Thousands Brave Rain at March for Science on National Mall

"Scientists find it appalling that evidence has been crowded out by ideological assertions"

Despite rain, thousands of people attended the March for Science on the National Mall Saturday, urging elected officials to support and fund scientific freedom to make future breakthroughs possible. 

"We didn't choose to be in this battle, but it has come to the point where we have to fight because the stakes are too great,'' said climate scientist Michael Mann, who regularly clashes with politicians.

Standing on the National Mall soaked by rain, Mann said that like other scientists, he would rather be in his lab, the field or teaching students. But driving his advocacy are officials who deny his research that shows rising global temperatures.

Demonstrators carried signs that said carried signs that said "Make America think again," "Act now or swim later," "Denial is not a policy" and "I'm with her," with an arrow pointing to a drawing of planet Earth. 

[NATL]'I Want Your Science': Scenes and Signs From the March for Science

Organizers portrayed the march as political but not partisan, promoting the understanding of science as well as defending it from various attacks, including proposed U.S. government budget cuts under President Donald Trump, such as a 20 percent slice of the National Institute of Health.

Speakers noted that Trump was in the White House nearby, having cancelled a weekend in New Jersey.

The sign that 9-year-old Sam Klimas held was red, handmade and personal: "Science saved my life." He had a form of brain cancer and has been healthy for eight years now. His mother, grandmother and brother traveled with him from Parkersburg, West Virginia. "I have to do everything I can to oppose the policies of this administration,'' said his grandmother, Susan Sharp.

The rallies set for more than 500 cities worldwide were putting scientists, who generally shy away from advocacy and whose work depends on objective experimentation, into a more public position.

Scientists said they were anxious about political and public rejection of established science such as climate change and the safety of vaccine immunizations.

"Scientists find it appalling that evidence has been crowded out by ideological assertions," said Rush Holt, a former physicist and Democratic congressman who runs the American Association for the Advancement of Science. "It is not just about Donald Trump, but there is also no question that marchers are saying "when the shoe fits."

Judy Twigg, a public health professor at Virginia Commonwealth University, was aiming one of her signs at the president. The sign showed the periodic table of chemical elements and said: "You're out of your element Donny." For Twigg, who was wearing a T-shirt that said "Science is not a liberal conspiracy," research is a matter of life and death on issues such as polio and child mortality.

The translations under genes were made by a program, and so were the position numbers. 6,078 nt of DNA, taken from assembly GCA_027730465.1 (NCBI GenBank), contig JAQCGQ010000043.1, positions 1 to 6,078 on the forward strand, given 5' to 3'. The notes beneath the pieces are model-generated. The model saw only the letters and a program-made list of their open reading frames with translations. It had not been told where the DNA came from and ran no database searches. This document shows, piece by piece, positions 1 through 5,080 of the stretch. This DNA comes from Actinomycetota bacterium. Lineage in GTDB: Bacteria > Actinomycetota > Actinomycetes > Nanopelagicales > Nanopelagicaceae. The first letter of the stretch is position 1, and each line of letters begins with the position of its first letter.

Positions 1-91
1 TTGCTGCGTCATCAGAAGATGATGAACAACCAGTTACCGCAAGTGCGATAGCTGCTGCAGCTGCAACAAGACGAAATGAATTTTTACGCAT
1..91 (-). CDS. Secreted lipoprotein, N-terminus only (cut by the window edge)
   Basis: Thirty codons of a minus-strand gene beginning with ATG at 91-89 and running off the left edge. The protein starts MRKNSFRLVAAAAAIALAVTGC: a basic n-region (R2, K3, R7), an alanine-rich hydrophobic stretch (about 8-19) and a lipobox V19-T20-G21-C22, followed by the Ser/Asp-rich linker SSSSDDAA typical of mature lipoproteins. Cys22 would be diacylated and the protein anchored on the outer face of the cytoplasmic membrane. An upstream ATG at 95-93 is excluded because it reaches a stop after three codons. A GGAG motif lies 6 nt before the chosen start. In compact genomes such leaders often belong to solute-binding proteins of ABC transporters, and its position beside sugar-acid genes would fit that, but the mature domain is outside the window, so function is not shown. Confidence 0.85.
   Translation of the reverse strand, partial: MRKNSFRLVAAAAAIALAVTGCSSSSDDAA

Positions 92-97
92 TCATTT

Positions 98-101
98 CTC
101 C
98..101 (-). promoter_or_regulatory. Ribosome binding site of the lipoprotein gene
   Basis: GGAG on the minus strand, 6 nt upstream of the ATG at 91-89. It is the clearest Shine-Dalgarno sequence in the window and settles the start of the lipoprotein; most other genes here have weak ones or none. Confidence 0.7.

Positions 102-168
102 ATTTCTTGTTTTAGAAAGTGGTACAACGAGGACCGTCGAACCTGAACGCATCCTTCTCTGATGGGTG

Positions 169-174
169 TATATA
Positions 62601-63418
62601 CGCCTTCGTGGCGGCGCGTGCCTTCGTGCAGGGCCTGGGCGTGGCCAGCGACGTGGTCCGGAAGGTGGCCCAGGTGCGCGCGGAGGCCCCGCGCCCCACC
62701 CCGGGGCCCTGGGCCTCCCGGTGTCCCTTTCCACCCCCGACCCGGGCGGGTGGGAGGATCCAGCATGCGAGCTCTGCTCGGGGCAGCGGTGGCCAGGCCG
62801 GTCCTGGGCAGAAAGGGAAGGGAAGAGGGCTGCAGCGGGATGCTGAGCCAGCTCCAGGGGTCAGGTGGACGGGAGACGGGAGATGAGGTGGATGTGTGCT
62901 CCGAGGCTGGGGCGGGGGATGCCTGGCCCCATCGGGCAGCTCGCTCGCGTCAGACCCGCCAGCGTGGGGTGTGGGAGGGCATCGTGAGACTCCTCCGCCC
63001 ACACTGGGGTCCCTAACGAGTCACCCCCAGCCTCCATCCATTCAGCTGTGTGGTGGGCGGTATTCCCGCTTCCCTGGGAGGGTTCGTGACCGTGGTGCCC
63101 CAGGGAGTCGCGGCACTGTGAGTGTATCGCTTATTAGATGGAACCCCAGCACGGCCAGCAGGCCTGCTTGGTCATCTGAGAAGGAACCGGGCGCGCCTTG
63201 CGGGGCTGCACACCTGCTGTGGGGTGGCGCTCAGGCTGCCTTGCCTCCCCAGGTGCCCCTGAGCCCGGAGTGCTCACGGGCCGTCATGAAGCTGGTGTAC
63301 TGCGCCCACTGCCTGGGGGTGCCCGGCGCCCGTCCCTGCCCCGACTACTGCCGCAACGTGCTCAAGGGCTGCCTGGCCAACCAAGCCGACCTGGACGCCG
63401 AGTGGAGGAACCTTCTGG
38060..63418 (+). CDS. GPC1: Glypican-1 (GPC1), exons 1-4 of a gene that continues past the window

Despite saying the march was not partisan, Holt acknowledged it was only dreamed up at the Women's March on Washington, a day after Trump's Jan. 20 inauguration.

"It's not about the current administration. The truth is we should have been marching for science 30 years ago, 20 years, 10 years ago," said co-organizer and public health researcher Caroline Weinberg. "The current (political) situation took us from kind of ignoring science to blatantly attacking it. And that seems to be galvanizing people in a way it never has before. ... It's just sort of relentless attacks on science."

"The scientific method was developed to be nonpartisan and objective,'' Weinberg said. "It should be embraced by both parties."

More than a thousand people stretched for miles through the streets of Gainesville, Florida. It was a peaceful demonstration, said Pati Vitt, a plant scientist at the Chicago Botanic Garden in town for work at the university.

"We're scientists, so we're orderly," she said with a laugh. "We let the signs do the talking." 

She said her favorite featured a drawing of DNA, with the note "checks itself before it wrecks itself." 

And she hopes the crowds at hundreds of cities across the country draw attention to the perils of ignoring science funding.

In Nashville, Tennessee, hundreds of people faced pouring rain as they marched through city streets, chanting, "science, not silence."

Lawyer Jatin Shah brought his young sons: a 5-year-old who wants to be a dentist when he grows up and a 6-year-old who plans to be a doctor. 

Shah said he worries about his sons' futures if science spending is cut.

DC-Area Road Closures

Drivers should expect road closures near the National Mall.

D.C. police and the D.C. Department of Transportation said these streets will be closed from about 6 a.m. to 3 p.m.

  • Constitution Avenue, NW, from 18th Street to 14th Street, NW
  • 17th Street, NW, between Independence and New York Ave, NW
  • 15th Street, NW, between Independence and Pennsylvania Avenue, NW
  • Madison Drive, NW, from14th Street to 15th Street, NW
  • Jefferson Drive, NW, from 14th Street to 15th Street, NW
  • Raul Wallenberg Place, NW, from Maine Avenue to Independence Avenue, NW

Drivers should expect rolling street closures from 2 to 3 p.m. on Constitution Avenue NW from 18th Street NW to 3rd Street NW.

Officials warned drivers to be mindful of heavy pedestrian traffic. Road closures may change depending on conditions.

Copyright AP - Associated Press
Contact Us